Small 401(k) plans are proving to be an oasis of sorts for financial advisers even as fees for larger plans are declining rapidly.
Average advisory fees for a $100 million 401(k) plan decreased by 9% in 2018 from the year prior, according to Fi360, a fiduciary consulting firm. The fee — around $71,000, or 7 basis points on plan assets — has declined 20% since 2013.
Meanwhile, fees among smaller 401(k) plans have rebounded from historic lows, the Fi360 data show. The average fee for a $10 million plan has increased 13% since 2017, to $28,000, or roughly 28 basis points. That's 12% higher than in 2013.
"We're still seeing some pretty heavy compression, but that seems to be reversed in some smaller plans," said Matt Burt, director of professional services at Fi360.
Most 401(k) service providers haven't been able to hide from fee compression.
Median fees for record-keeping services dropped by about half over the decade through 2016, according to NEPC, a consulting firm.
Asset managers haven't been spared, either — the average fee for a domestic equity mutual fund in a 401(k) plan dropped 29% between 2009 and 2015, according to an analysis conducted last year by BrightScope Inc. and the Investment Company Institute.
Lawsuits targeting 401(k) plans — primarily large plans with hundreds of millions or billions of dollars of assets — for excessive fees have contributed to the trend, as plan sponsors become more acutely aware of their duties to ensure reasonable costs.
Advisory fees for large plans have also been reduced as the result of a convergence of competitors: Larger consulting firms such as Mercer are increasingly moving down-market as smaller advisory teams move upmarket, according to experts.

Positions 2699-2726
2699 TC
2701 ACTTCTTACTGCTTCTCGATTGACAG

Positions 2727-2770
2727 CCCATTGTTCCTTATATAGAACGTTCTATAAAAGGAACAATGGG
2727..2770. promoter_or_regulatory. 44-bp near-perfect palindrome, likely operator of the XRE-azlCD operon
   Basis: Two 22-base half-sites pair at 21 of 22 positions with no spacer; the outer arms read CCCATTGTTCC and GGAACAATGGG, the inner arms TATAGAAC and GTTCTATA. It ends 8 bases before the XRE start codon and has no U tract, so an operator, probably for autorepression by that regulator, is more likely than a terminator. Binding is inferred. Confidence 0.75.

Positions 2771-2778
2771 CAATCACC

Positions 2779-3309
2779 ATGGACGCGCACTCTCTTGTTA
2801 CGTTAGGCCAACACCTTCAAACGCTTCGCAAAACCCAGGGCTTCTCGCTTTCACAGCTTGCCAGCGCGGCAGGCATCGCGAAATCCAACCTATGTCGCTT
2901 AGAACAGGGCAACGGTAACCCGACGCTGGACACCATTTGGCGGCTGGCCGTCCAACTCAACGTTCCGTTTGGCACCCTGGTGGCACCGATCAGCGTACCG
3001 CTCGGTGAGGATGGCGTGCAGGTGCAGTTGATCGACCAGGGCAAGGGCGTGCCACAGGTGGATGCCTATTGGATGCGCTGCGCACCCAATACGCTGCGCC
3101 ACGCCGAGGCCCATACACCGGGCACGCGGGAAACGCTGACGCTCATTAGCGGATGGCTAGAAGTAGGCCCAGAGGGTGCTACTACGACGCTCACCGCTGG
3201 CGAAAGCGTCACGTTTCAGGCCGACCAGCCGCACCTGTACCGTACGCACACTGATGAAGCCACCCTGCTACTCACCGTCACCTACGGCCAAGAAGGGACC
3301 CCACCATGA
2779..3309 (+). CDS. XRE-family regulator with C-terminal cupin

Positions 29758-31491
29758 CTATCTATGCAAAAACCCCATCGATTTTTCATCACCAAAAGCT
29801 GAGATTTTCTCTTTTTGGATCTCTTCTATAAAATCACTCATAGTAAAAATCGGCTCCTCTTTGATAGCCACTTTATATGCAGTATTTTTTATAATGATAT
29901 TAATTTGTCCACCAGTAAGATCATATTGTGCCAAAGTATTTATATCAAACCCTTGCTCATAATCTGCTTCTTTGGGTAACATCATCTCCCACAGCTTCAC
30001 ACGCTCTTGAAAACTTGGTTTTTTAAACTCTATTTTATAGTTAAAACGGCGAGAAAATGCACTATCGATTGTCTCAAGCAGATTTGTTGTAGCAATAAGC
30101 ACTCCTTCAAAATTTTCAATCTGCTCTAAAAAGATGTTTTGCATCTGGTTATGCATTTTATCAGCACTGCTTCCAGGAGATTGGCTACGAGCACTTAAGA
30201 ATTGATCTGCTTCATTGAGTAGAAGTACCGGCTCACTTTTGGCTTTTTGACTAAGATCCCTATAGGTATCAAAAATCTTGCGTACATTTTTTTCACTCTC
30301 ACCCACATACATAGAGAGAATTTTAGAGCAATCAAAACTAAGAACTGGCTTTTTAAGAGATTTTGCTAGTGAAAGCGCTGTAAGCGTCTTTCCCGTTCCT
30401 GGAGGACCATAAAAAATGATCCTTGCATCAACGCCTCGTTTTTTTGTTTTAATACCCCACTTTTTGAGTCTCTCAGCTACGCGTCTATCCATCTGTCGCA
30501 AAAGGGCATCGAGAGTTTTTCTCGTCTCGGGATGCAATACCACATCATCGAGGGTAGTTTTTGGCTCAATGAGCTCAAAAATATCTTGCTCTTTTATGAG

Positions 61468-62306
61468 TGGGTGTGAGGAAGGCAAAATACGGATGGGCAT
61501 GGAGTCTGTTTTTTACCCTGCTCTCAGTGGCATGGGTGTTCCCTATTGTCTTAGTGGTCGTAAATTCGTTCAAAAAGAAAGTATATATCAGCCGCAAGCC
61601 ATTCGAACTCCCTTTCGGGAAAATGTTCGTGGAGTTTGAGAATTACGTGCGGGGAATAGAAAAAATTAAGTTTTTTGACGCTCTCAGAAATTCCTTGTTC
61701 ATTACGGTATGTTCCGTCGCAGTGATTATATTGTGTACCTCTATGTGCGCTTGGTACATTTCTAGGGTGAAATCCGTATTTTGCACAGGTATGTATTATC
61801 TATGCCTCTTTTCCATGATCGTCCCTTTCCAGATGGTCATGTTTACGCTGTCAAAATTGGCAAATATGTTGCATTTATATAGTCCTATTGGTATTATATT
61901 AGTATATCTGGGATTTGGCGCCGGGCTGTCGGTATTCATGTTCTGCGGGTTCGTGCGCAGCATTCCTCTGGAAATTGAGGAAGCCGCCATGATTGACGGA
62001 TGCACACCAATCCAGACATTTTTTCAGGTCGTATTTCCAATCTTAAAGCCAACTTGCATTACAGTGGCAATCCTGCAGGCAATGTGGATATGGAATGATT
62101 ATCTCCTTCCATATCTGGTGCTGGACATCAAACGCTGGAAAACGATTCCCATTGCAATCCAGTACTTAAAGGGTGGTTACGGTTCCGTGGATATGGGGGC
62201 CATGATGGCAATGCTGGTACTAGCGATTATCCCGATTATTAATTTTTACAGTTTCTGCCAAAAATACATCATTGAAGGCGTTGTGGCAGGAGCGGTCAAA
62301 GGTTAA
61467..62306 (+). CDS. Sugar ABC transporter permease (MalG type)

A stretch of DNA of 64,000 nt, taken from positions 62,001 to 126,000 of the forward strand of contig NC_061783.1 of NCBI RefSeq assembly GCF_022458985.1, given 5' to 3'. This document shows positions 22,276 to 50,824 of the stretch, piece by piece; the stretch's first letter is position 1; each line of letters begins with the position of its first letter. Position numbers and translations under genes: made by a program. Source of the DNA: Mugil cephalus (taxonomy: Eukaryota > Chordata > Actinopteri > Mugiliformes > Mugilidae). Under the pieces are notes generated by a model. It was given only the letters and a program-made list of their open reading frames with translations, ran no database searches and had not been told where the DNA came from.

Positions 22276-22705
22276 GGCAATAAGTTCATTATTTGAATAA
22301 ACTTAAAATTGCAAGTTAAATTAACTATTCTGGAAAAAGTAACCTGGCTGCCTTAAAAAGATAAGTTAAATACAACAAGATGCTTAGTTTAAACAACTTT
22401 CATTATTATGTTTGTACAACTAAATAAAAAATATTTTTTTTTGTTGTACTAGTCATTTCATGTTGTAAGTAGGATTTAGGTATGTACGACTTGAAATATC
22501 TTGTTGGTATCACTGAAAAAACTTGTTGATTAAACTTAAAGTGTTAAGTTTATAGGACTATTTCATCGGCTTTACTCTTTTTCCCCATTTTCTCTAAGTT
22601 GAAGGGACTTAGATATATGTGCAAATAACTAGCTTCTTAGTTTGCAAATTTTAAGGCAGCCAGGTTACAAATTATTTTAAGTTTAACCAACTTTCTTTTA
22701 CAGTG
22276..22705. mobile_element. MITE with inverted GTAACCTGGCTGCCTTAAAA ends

"The Mercers of the world, 10 years ago they weren't looking at doing a $10 million or $20 million plan," Sean Deviney, director of retirement plan consulting at Provenance Wealth Advisors, said of the national consulting firms moving down-market. "Now, you run into them in some circumstances."
Experts also say some advisers working with large plans are purposely underpricing their services in this market to secure new business. In addition, most retirement plan advisers working with plans with more than $100 million often charge a flat annual dollar fee for services, as opposed to an asset-based fee, Mr. Burt said, which often results in a lower aggregate fee.
However, retirement-plan specialist advisers that work with smaller 401(k) plans have been able to increase their fees as they've offered more comprehensive services, experts said.
Advisers traditionally provided services such as selecting and monitoring investments, but now they often offer more services to justify a higher annual fee, such as consulting around plan design, vendor evaluations and searches, employee education, financial wellness and fiduciary training for plan sponsors, Mr. Burt said. They've also instituted revenue minimums for taking on new business, he said.
"I think for a very long time in the smaller end of the market, since it was mainly being serviced by retail advisers — or non-retirement specialists — it was drastically underpriced because they weren't doing anything," Mr. Deviney said.
Fi360's fee data are based on a survey of 316 retirement specialist adviser practices that have more than 1,200 advisers and staff, 15,000 401(k) plans and $350 billion in retirement assets.